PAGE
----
June 16th, 2024

By the Way: God’s spirit pushes doors open, to reveal God’s glory

By Medicine Hat News on June 23, 2018.

Fear is a powerful emotion, which drives us to do all manner of horrible and inexplicable things. We are too often prone to fear when faced with something or someone who is different than us. We regularly jump to the wrong conclusions about those with different cultural practices, different languages, and different ways of seeing the world.

And so has it always been. There’s always someone who knows the right way to behave — who is quick to challenge behaviour that falls outside the lines and who will correct us to protect us. There will always be those who imagine that their job is to keep the rest of us on the straight and narrow. Their “fear of the Lord” has become “fear for the Lord,” whom they must protect at all costs. God is eternal and unchanging (they say) and so must our ideas about God, our approach to God, and our witness to God remain ever the same.

But Jesus isn’t like that. Jesus shows no fear. He follows a path of love, guided by God’s Spirit; teaching, healing and bringing hope. Jesus’s approach is troubling to those who are more concerned about maintenance of the faith than living the faith. These “scribes from Jerusalem” (whom we meet in Mark 3:22) have orthodoxy (Proper practice) on their minds. But Jesus doesn’t fit any of the established patterns. His difference makes him strange. Strangeness is to be feared. He must be silenced.

The impasse in Mark’s gospel leads to Jesus’s trial and execution. The authorities will imagine themselves vindicated when the tomb is sealed, but they are mistaken — it is not finished. In matters of justice, compassion and love, God will not be denied. Death is no deterrent. Fear — even the most primal fear — is swept away by the love that raises Jesus from the tomb. Fearlessness is the most striking characteristic of Jesus disciples after his resurrection. Fear that promotes discrimination because it is familiar; that silences fresh thinking, and craves certainty at the expense of wonder; that clings to power for the sake of power has lost its power thanks to the risen Christ.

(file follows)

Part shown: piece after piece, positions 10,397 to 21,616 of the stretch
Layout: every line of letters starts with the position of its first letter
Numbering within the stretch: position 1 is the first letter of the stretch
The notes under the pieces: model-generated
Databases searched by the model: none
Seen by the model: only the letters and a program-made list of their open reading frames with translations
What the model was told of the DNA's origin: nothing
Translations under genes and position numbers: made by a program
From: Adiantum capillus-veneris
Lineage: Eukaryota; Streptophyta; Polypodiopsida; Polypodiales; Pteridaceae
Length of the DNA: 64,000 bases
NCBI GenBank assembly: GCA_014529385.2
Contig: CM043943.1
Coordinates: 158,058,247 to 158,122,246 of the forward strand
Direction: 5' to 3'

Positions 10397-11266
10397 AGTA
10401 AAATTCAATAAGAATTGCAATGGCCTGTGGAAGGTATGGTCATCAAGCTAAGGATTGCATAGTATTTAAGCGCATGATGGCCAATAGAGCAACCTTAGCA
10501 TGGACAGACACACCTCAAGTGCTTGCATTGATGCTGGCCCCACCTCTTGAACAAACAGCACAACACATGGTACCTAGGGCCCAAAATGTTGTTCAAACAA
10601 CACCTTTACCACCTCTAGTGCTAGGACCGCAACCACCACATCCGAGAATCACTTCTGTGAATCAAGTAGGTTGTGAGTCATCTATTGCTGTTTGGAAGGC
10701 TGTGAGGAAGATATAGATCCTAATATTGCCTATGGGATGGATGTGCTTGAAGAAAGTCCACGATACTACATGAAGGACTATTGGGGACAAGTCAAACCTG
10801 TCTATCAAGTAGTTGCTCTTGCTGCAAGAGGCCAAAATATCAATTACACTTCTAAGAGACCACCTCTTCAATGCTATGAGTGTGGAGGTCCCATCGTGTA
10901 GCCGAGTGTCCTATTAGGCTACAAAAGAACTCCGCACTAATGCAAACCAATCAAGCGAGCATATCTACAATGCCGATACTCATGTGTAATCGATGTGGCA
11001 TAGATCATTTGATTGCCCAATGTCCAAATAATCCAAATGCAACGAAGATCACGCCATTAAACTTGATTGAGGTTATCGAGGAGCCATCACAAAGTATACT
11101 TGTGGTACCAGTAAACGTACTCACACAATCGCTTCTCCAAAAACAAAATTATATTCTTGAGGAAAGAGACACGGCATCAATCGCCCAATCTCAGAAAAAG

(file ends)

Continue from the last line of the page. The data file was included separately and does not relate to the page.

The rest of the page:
Unless we claim the freedom from fear that Christ offers us, we are doomed to dwell on our differences.

Until we claim that freedom, we can only measure our efforts against the work of Jesus, revealed in Scripture; work that liberates rather than holds captive; work that demonstrates a desire for understanding, compassion and the collective good. Jesus aim was to make the family bigger, not to circle the wagons and bar the doors. God’s spirit pushes doors open, and knocks down walls, the better to reveal God’s glory.

Rev. Jeff Lackie is minister of Word & Sacrament, St. John’s Presbyterian Church.

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